NEW YORK -- The videotaped confession of preppie murder suspect Robert Chambers can be viewed by the public and the news media because parts of it were released by the defense.
The Appellate Division of state Supreme Court in Manhattan Wednesday overturned a ruling by the trial judge barring release of the statement, but gave the judge 24 hours to appeal the decision to the state's highest court. The judge decided not to appeal the decision but Chambers' lawyer, who is trying to throw out the statement, said he would announce later today whether he would appeal.
Defense attorney Jack Litman argues that the 'tainted' confession should not be released immediately before jury selection if it may never be used at the trial.
But the five-judge appellate panel unanimously ruled that state Supreme Court Justice Howard Bell must allow the news media and the public to see the hourlong videotape where Chambers admits killing Jennifer Dawn Levin, 18, Aug. 26, 1986, but says the killing was an accident during rough sex.
Meanwhile, another pretrial hearing focused on a police officer's identification of Chambers at the Central Park precinct when he was brought in for questioning.
Police Officer James McCreary claims to have recognized the young man from the scene of the crime.
McCreary said he saw Chambers sitting on a wall near where the victim's lifeless body lay as police investigated the scene early that morning.
Litman claims the officer's identification of Chambers at the precinct was an illegal 'show-up' and should not be admissable as evidence. The prosecutor argues it was not planned.
Chambers, 20, a former altar boy who attended some of the most exclusive schools in the New York metropolitan area, has been charged with second-degree murder in connectin with the incident, which took place in Central Park.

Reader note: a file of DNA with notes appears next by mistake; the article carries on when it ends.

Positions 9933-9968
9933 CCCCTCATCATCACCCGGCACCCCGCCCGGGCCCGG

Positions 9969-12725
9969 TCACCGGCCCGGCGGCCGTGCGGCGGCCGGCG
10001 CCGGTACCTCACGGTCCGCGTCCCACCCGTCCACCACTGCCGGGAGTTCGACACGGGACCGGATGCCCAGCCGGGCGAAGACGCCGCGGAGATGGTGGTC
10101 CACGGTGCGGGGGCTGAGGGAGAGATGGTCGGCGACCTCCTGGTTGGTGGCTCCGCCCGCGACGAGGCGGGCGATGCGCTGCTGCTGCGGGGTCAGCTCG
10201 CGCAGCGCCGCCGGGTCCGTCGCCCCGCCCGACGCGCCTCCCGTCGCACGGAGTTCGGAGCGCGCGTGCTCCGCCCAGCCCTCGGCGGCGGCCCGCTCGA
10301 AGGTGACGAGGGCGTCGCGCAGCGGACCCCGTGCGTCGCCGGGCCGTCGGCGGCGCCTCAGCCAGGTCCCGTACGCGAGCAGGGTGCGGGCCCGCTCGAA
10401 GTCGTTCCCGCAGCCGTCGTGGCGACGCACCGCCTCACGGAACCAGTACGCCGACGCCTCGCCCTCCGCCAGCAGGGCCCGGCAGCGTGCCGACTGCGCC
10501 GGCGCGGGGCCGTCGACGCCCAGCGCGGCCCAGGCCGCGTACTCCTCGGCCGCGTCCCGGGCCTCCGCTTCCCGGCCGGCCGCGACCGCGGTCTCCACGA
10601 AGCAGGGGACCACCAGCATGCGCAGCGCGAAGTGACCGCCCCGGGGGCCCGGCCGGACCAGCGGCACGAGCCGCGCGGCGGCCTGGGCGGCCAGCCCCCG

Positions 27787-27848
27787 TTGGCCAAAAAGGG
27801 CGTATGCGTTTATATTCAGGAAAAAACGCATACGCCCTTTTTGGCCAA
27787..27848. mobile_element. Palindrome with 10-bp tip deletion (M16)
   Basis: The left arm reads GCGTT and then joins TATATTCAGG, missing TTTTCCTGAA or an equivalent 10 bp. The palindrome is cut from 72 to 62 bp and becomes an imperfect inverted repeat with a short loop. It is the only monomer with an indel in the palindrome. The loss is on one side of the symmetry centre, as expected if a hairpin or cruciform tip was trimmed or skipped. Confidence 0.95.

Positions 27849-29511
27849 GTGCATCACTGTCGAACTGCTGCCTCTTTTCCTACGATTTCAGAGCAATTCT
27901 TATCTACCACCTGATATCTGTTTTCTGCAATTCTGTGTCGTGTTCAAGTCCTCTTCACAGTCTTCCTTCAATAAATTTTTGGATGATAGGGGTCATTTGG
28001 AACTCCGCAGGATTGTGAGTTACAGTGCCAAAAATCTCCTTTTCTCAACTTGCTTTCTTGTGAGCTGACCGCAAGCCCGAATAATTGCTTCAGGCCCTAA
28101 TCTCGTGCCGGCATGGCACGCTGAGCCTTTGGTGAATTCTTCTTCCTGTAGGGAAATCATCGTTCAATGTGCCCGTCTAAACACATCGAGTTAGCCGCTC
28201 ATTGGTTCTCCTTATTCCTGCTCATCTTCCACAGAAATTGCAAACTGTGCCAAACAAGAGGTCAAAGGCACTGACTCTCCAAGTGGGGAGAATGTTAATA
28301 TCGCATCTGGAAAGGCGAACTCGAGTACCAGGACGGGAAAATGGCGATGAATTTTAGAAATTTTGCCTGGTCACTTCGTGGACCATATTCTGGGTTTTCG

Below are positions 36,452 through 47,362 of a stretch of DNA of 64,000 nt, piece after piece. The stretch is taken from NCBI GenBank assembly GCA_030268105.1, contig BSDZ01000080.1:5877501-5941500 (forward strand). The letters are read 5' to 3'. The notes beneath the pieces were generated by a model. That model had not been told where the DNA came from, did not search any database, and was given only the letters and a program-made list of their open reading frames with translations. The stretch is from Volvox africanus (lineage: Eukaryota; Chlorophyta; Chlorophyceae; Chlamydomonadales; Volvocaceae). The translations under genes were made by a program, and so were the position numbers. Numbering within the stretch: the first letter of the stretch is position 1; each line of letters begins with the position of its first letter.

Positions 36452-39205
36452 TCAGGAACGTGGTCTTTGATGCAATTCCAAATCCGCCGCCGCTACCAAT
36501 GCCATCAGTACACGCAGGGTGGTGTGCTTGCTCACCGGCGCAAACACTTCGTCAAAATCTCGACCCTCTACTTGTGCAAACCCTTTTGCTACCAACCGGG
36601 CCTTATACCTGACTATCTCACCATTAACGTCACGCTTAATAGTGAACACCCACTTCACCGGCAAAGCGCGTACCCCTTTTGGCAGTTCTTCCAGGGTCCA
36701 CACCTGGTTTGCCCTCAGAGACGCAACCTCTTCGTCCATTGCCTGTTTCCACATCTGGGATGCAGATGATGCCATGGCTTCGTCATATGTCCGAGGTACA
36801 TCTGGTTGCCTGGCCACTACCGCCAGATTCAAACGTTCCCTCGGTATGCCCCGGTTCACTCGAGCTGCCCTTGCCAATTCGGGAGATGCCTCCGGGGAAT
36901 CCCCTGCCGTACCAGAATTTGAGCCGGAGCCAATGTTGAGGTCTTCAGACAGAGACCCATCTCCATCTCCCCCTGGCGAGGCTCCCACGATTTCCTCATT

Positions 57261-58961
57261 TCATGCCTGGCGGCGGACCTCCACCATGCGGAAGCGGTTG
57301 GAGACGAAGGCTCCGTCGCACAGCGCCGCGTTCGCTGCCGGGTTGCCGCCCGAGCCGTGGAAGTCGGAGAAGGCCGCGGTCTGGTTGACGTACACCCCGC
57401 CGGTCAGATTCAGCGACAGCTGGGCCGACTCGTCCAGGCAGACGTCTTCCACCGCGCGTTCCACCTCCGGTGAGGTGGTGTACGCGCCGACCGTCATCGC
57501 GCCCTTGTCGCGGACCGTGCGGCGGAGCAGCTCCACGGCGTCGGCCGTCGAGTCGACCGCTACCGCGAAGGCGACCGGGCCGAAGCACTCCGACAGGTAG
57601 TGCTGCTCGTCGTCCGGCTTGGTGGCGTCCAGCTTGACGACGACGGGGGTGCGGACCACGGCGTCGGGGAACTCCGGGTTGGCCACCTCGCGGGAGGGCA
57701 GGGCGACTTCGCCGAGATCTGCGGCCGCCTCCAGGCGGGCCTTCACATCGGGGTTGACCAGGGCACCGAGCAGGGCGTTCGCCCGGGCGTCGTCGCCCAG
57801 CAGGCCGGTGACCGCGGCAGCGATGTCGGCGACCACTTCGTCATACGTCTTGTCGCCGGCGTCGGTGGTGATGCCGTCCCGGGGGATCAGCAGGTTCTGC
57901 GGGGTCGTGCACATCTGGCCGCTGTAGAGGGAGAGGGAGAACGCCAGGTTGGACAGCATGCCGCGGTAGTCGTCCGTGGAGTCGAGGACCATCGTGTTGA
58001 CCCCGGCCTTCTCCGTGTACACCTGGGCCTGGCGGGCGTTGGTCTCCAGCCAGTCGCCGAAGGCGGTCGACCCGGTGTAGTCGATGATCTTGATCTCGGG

He claims he accidentally killed Levin. The 6-foot-3, 185-pound Chambers says she tied his hands behind his back with her panties and 'molested him.'
In an effort to get the indictment thrown out because of misconduct by the prosecutor, Chambers' lawyer released part of the videotaped statement the young man gave to authorities shortly after his arrest Aug. 27.
The appeals court said a ban on the news media and public at the pretrial hearing about that confession and a web of lies Chambers told police before admitting his role in the young woman's death violated their constitutional rights.
The judges noted that Litman 'by his own conduct has undercut the position on which he now relies.'
'It appears that the defendant, through his counsel, has made detailed statements to the public and press disclosing most, if not all, of the information he now seeks to keep secret,' the panel said.
'If our ruling in this matter discourages the bar from trying cases in the pressroom instead of the courtroom, it is a consequence which does not cause us dismay,' the five judges said.
Litman had no immediate comment on the ruling. Chambers, who is free on $150,000 in the murder case, said nothing.